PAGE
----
5S Lean Part 2: Shine

5S Lean Part 2: Shine
5S Lean Part 2: Shine teaser

13 Nov 2019

3S - Shine – Seitou

The process of optimising a workplace for “shine” or ultimate cleanliness and orderliness is by assigning small teams to work on different sections of the workplace.

These teams can be assigned to various pieces of machinery, workstations, storage cabinets, floor spaces, or offices. When the teams are cleaning or tidying the work area, they should take notes about what needed most attention, what process they used, and how much resources they must commit each period to maintaining cleanliness.



Imaged: 4-Shelves Stationery Cabinet

These cleaning tasks must have a raft of health and safety considerations built in, such as asking if workers need PPE to use solvents or special chemicals to clean equipment. It also asks what state “clean” is –is a surface free of dirt clean, or does it require disinfection? Can the factory install methods to reduce dust and waste accumulation? For example, installing a fume hood to vent sawdust during cutting wood, instead of letting it fall to the floor and creating a fire or tripping hazard?


Imaged: Discrete Concrete Removal

Like 1S and 2S, Shine is a one-time activity to lay down a benchmark or standard for cleanliness in the workplace. Cleanliness in the Japanese lexicon is also related to orderliness or structure; therefore, a stack of paper which can be stored away is preferable to the same stack placed next to a printer, for example. This is directly related to 2S Seiton, which means “a place for everything and everything in its place.”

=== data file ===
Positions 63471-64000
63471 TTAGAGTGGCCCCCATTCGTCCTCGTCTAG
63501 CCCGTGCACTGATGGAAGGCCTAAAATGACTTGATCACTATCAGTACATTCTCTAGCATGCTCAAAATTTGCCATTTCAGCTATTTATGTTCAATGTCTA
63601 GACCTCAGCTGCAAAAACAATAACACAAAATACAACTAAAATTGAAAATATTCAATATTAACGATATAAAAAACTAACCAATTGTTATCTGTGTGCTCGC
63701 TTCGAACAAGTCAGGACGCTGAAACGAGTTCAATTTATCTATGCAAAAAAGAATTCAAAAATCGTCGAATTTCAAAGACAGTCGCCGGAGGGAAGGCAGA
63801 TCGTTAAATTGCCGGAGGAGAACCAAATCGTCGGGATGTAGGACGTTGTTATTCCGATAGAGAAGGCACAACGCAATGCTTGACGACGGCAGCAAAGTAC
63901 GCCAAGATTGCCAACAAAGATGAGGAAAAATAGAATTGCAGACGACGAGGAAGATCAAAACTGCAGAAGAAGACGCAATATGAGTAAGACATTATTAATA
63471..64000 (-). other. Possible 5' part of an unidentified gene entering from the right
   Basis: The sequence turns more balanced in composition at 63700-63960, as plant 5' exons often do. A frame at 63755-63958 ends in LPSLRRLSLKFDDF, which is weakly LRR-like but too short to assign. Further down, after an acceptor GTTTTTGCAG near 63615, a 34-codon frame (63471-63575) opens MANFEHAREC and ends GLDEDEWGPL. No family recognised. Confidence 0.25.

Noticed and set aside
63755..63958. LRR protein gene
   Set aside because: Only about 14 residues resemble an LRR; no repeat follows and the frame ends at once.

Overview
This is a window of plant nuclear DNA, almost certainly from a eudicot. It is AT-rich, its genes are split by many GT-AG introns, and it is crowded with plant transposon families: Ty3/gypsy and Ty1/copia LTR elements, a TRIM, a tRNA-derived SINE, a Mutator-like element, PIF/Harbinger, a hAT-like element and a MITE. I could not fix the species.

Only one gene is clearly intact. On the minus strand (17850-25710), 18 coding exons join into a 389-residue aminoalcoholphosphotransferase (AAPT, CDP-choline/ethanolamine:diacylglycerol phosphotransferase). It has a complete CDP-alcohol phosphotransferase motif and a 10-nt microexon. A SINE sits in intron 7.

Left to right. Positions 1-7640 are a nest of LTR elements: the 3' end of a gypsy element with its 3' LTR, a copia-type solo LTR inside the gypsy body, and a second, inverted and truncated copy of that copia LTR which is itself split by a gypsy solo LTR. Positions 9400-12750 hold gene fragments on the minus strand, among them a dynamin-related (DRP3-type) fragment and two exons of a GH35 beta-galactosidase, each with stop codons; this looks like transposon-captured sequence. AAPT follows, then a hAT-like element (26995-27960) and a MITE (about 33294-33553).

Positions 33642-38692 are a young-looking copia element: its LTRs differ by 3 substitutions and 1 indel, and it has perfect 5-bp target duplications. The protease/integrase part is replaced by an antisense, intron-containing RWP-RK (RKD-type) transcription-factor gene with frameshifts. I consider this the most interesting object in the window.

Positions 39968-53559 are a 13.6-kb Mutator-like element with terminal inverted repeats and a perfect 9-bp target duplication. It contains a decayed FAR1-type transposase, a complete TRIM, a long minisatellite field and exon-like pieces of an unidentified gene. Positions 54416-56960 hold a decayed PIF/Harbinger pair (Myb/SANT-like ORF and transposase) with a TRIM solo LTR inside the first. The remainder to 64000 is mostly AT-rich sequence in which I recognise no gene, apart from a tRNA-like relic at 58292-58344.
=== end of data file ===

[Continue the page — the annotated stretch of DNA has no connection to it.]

This entire process is documented – with photographic steps – to become the new standard.

Seitou and Kaizen


Seitou is also related to the Japanese concept of Kaizen, which is a loose translation of “continuous improvement.” Staff and management can identify problems with equipment and tools in the workplace during a “shiny clean” inspection and documentation process.

For example, does an accumulation of grime cause problems in smooth operation? Is dirt and dust getting into machinery causing wear? Are regular puddles of fluids indicative of leaks? If Seitou is not  properly managed, could this damage the equipment? This all lends to an overall improvement of workflows by identifying inefficiencies or problems.

Seitou can also be combined with maintenance – or become the new maintenance standard. Lubricating machinery can also be tied in with a “seitou” cleaning schedule, so it becomes one and the same. New problems can be documented during “seitou” so they can be remedied as part of the process.


To find out more about 5S and lean systems products, call Backsafe Australia on 1300 305 314 or visit our special 5S page here.

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